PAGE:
Since the middle of the last decade the Russian leadership has conducted a strategic overhaul, publishing a cascade of new concepts, strategies and doctrines that attempt to frame plans in a long-term horizon to 2020 and beyond. Following Vladimir Putin's re-election in 2012, a series of presidential instructions and new plans have been published to update this overhaul.
This article examines this commitment to strategic planning and whether it is tantamount to a grand strategy. The article explores the various understandings of Russian strategy in the existing literature, before sketching a definition of grand strategy.
It suggests that Moscow has shaped a broad horizon and made some progress towards achieving the goals it has set out. But a grand strategy is more than formulating plans; it is also the coordination of relevant organizations and resources - 'conducting the orchestra' - to execute effectively the plans.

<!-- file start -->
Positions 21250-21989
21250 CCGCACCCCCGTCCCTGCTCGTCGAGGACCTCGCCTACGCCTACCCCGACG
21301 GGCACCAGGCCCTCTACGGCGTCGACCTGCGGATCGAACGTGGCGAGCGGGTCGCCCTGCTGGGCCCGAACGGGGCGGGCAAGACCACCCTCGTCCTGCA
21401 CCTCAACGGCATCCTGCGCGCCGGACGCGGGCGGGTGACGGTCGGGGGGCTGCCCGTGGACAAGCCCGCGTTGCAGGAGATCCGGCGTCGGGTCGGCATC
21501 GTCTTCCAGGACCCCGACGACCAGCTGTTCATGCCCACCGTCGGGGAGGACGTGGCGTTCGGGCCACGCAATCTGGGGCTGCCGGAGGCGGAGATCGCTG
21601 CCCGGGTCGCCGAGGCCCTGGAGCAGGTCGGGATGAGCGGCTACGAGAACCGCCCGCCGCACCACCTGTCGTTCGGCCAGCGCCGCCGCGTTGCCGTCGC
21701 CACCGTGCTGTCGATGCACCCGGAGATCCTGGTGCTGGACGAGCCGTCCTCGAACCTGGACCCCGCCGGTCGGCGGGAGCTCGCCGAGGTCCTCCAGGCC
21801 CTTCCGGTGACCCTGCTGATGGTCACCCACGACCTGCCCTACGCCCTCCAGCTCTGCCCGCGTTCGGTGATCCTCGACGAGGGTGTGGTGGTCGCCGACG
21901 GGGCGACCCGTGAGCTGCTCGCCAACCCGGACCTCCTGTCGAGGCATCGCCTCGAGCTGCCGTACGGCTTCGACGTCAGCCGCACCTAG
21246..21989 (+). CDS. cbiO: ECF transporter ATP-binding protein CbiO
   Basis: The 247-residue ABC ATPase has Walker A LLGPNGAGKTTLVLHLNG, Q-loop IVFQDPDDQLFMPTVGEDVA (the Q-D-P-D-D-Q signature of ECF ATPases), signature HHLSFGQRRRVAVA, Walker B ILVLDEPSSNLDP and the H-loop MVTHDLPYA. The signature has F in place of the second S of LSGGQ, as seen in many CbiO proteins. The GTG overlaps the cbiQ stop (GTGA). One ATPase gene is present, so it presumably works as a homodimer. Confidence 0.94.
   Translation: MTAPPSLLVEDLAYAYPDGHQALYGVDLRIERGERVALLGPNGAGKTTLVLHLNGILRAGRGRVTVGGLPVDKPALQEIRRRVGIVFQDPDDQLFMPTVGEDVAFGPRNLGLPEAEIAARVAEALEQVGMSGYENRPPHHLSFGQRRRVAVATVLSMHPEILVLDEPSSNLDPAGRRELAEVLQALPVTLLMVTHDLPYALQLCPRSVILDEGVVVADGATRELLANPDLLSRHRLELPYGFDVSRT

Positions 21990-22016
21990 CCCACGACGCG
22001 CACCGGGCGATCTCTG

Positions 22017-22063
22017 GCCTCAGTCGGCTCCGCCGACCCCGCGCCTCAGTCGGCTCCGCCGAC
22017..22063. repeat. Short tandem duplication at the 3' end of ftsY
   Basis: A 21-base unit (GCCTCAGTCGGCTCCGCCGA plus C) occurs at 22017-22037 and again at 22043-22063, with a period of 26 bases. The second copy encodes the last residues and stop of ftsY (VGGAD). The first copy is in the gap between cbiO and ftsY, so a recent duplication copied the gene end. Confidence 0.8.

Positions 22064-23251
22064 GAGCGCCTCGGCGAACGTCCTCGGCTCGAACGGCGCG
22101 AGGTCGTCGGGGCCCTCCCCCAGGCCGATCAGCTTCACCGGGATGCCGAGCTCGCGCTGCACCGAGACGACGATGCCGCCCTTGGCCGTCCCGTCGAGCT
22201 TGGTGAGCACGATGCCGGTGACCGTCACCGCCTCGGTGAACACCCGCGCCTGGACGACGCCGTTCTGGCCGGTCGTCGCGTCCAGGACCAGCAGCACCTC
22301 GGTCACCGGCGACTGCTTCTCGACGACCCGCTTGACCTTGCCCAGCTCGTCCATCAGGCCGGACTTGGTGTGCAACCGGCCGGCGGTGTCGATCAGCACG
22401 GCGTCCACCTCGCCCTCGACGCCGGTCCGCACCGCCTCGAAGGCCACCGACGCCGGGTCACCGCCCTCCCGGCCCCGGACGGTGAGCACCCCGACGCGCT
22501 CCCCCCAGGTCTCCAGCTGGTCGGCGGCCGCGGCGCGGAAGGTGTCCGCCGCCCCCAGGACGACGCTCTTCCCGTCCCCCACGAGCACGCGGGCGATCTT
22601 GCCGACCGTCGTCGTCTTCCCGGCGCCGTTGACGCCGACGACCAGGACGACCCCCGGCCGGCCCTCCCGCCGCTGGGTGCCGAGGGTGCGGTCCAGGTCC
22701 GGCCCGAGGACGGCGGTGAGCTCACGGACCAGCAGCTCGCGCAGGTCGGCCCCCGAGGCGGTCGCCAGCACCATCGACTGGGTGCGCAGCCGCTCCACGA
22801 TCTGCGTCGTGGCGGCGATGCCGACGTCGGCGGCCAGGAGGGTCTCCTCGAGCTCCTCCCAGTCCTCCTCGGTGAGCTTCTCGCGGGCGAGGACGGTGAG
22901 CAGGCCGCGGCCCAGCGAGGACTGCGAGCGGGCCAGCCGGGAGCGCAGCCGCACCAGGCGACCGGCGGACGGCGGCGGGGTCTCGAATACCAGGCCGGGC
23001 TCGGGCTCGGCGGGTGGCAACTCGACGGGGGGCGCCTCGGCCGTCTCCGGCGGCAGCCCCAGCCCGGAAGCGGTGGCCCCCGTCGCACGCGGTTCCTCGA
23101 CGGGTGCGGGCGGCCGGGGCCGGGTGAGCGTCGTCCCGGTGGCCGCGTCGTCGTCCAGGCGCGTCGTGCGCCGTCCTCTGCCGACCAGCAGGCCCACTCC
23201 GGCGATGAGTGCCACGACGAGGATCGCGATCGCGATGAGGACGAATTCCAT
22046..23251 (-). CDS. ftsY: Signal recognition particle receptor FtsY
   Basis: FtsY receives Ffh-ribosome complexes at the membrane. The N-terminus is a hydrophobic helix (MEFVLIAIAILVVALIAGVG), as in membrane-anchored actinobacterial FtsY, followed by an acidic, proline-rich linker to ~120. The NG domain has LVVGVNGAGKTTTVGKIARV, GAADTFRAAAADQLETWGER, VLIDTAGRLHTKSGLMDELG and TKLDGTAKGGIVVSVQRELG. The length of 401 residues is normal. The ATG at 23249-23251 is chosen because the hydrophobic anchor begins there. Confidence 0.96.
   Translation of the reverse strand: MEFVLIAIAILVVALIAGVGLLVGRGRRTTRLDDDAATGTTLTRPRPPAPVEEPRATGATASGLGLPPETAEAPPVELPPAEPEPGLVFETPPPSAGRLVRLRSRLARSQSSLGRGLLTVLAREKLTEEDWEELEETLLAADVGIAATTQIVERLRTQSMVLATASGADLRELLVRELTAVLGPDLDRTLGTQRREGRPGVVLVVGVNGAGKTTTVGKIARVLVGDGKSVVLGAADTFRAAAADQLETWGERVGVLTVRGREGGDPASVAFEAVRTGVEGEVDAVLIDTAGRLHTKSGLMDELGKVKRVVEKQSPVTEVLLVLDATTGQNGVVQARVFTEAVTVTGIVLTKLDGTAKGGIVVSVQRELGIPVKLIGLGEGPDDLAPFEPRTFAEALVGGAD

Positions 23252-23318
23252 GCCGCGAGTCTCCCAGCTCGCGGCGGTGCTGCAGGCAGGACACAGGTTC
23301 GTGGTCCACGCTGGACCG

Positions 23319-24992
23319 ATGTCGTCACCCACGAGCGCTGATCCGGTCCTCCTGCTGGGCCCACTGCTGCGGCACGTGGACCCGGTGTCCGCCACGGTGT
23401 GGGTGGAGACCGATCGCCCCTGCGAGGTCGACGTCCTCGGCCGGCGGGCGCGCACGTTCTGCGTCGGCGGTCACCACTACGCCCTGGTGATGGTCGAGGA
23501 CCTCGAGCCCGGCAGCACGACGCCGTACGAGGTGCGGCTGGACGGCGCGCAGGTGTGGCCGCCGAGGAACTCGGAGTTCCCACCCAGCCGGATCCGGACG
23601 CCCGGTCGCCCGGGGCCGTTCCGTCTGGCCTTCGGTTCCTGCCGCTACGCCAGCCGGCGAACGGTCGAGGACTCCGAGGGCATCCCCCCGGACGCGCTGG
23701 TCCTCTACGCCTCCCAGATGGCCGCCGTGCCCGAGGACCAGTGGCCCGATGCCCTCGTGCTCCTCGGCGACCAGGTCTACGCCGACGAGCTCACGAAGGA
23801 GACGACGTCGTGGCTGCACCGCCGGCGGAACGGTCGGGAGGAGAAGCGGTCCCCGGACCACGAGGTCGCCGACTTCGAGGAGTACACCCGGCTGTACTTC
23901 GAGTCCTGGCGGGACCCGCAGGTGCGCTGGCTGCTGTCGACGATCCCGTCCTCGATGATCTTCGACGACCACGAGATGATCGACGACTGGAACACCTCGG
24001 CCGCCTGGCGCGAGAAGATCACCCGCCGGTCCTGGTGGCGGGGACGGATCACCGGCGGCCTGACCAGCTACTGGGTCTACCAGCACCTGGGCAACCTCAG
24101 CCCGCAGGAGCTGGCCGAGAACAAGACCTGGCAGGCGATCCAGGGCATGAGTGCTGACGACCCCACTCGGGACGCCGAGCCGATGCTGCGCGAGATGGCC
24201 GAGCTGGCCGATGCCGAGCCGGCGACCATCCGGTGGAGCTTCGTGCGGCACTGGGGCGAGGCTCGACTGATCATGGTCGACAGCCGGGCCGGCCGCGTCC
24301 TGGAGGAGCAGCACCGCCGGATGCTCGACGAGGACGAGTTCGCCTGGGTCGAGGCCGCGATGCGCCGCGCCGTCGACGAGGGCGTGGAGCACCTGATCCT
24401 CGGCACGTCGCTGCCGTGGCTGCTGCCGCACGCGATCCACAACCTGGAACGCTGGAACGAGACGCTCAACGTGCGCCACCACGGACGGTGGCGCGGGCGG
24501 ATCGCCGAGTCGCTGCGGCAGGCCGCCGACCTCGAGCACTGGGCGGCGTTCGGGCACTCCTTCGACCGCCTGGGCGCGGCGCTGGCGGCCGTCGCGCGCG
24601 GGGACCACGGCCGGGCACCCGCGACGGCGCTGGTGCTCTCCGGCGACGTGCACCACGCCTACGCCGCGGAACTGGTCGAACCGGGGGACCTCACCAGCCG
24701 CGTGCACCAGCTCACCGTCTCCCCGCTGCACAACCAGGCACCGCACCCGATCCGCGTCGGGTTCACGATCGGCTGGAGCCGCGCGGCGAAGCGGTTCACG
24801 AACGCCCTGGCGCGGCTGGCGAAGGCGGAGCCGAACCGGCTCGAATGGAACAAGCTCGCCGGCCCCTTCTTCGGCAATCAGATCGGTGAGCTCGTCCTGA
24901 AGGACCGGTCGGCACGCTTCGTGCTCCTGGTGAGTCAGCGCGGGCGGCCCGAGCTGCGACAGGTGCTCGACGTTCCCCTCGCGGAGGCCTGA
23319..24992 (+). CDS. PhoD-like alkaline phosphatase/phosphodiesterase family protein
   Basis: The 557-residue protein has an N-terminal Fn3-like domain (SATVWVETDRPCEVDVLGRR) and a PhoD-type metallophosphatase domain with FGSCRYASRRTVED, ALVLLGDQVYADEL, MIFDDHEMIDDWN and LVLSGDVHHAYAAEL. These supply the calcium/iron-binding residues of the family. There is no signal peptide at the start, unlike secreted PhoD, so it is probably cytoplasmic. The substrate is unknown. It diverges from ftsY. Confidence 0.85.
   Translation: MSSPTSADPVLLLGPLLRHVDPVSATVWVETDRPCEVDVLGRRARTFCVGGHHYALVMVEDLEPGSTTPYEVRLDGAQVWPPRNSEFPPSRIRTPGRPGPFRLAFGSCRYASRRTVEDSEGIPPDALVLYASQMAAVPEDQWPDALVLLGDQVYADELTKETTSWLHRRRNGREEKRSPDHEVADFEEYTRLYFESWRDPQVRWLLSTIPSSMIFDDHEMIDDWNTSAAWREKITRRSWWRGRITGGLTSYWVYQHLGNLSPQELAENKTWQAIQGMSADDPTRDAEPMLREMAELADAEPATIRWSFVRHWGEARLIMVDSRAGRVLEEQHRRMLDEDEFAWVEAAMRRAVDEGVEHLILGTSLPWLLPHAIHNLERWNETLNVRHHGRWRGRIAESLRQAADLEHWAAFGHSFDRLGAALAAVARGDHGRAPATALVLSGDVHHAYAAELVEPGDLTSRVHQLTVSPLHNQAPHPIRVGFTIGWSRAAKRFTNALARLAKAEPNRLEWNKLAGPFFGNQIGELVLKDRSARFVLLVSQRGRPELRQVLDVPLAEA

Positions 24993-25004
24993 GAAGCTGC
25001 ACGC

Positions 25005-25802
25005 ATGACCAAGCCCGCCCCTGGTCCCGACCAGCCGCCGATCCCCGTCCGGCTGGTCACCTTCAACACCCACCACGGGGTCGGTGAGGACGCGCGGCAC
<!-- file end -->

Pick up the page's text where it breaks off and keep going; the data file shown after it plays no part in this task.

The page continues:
The article thus concludes by exploring the difficulties Moscow faces: on the one hand, an evolving and competitive international context and, on the other, a domestic context burdened by a heavy inheritance from the USSR and contemporary Russian problems. Taken all together, these suggest that although Moscow is committed to strategic planning, a grand strategy remains a work in progress.